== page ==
WILLIAMSBURG — Rowdy protesters shut down the first public meeting to discuss a sprawling 1,147-apartment complex planned for the Broadway Triangle area.
Calm lasted only a few seconds at the City Planning session held Wednesday on behalf of the Rabsky Group, a developer that wants to convert 4.2 acres of vacant land into apartments.
Then a community organizer stepped up to the microphone and seized control of the meeting.
Community currently shutting down pfizer development scoping session in Williamsburg pic.twitter.com/uuxyKddJaz
— Gwynne Hogan (@GwynneFitz) September 21, 2016
The anger and frustration from North Brooklyn residents is two pronged.
They point to a stalled lawsuit that members of the community filed against the city about the 2009 rezoning of Broadway Triangle that they say discriminated against black and Latinos and favored the Hasidic community.
They also question the Rabsky's Group's track record in the area.
The Rabsky Group, backed by partners Simon Dushinsky and Isaac Rabinowitz, was on the Attorney General's list of property owners who get 421-a tax breaks but don't offer rent stabilized leases, following reports from ProPublica on the practice.
In October, a man died in a malfunctioning elevator in a luxury building the group owned.
The Rabsky Group is also dealing with the nearby Bushwick community where they're building apartments on a piece of the Rheingold development site.
Councilman Antonio Reynoso, who represents the part of Bushwick where the Rheingold site is, rallied with Williamsburg residents Wednesday night although the Pfizer site is outside of his district.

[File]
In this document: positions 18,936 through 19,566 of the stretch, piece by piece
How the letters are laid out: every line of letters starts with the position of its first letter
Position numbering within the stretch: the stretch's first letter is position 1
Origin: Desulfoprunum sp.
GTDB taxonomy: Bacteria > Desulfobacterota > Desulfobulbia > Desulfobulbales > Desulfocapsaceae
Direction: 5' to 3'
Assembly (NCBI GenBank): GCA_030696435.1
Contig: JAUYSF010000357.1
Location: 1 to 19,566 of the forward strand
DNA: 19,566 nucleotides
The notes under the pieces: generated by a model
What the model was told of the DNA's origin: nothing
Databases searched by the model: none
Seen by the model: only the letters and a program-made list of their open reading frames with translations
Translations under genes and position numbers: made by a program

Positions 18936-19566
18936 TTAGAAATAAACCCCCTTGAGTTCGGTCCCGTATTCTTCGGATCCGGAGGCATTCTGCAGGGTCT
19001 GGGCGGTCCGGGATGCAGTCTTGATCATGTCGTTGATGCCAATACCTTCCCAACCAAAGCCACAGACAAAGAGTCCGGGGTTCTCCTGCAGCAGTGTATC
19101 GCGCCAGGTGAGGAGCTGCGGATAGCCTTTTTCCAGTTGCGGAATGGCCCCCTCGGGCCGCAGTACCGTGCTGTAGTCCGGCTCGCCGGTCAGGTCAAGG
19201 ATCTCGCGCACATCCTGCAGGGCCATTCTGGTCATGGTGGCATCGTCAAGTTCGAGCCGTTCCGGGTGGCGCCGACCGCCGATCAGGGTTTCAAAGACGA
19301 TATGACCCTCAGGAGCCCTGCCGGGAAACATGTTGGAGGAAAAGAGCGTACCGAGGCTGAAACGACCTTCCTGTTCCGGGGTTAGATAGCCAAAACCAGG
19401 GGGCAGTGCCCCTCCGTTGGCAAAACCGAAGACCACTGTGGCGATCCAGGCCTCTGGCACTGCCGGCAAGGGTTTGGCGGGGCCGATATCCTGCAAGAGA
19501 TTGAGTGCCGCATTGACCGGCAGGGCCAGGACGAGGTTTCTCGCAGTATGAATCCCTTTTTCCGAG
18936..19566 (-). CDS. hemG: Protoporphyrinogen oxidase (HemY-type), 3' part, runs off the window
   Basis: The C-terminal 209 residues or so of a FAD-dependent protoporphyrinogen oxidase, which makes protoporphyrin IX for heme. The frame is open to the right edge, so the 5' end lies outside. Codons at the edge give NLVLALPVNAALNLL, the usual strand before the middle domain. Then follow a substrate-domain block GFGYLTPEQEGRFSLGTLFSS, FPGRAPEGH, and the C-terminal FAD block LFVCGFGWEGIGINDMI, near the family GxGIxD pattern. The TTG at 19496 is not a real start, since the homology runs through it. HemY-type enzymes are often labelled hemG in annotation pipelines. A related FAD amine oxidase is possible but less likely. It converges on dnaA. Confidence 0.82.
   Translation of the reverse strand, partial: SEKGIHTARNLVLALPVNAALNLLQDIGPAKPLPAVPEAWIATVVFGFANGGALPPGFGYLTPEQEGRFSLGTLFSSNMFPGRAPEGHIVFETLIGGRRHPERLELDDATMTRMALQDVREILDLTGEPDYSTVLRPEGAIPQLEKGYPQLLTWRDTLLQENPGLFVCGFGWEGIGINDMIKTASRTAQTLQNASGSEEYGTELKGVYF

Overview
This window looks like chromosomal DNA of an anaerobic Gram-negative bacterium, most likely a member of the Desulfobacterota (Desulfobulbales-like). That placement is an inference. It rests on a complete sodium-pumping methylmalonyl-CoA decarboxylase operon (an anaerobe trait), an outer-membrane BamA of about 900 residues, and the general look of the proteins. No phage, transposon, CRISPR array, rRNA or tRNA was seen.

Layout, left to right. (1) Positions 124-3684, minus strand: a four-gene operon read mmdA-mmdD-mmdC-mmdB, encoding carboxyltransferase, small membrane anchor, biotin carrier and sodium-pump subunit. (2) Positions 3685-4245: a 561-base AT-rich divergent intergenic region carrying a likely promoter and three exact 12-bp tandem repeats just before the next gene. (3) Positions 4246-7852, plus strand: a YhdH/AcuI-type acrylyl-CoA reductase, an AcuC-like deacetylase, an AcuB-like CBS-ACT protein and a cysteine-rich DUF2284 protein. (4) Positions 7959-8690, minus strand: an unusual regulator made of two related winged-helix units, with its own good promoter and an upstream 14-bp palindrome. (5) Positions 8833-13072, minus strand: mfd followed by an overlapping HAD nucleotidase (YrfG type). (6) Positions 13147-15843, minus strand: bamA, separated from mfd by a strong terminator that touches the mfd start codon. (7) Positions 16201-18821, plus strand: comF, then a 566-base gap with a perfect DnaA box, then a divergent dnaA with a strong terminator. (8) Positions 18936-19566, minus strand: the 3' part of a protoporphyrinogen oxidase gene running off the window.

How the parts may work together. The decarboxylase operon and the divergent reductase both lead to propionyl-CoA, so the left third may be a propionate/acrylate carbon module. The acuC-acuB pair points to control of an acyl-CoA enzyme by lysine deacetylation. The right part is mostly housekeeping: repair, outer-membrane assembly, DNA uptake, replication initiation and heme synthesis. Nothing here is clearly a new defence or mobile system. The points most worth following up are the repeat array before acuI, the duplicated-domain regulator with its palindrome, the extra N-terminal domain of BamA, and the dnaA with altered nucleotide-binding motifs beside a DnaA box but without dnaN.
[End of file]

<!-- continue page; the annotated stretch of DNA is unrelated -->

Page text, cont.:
He said that, so far, the Rabsky Group hasn't honored commitments of having monthly meetings with the community or reached out to non-profits to hire local workers for the Rheingold project.
"How do we hold them accountable for not following through with community-based commitments if we allow them to build somewhere else," Reynoso said.
"The only leverage we have is to make sure that the next time they come out for any other district that we let that community know what type of developer that they're going to be dealing with.
"The thing is that it's the exact same community."
With banners, signs and noisemakers, about 100 protesters stomped around I.S. 318's auditorium a few blocks from the development site before the Department of City Planning agreed to call the meeting off, following about a half hour of protest.
City shuts down meeting after around 30 minutes of protest from residents. pic.twitter.com/0JgHUZK6Ap— Gwynne Hogan (@GwynneFitz) September 22, 2016
The thwarted meeting was a "scoping session," a piece of the community input process that happens before the city's rezoning process starts.
"It's never acceptable to prevent the public from being heard and we intend to reschedule the meeting to ensure that the public has that opportunity," said Rachaele Raynoff, spokeswoman for the City's Planning Commission.
Lee Silberstein, a spokesman for the Rabsky Group, echoed Raynoff's remarks saying that it was "unfortunate that some people's view of democracy in action is stopping all voices from being heard."
"The process, which is designed to gather input and build consensus, will continue," Silberstein said.
"As it does, we'll make the case that the long-dormant, privately owned site is well suited for mixed-income housing."
But Reynoso argued that "the process itself is a problem."
"The process by which they want to legitimize this project is not something we recognize," he said.
Councilman Stephen Levin, who represents the Broadway Triangle, said he didn't know Reynoso was going to help shut down the scoping meeting and pointed out that the project would bring roughly 344 affordable apartments to an area starved for housing.
"This community desperately needs affordable housing," Levin said. "What we now see is no affordable housing has been built at Broadway Triangle and it's almost the end of 2016. That is tragic."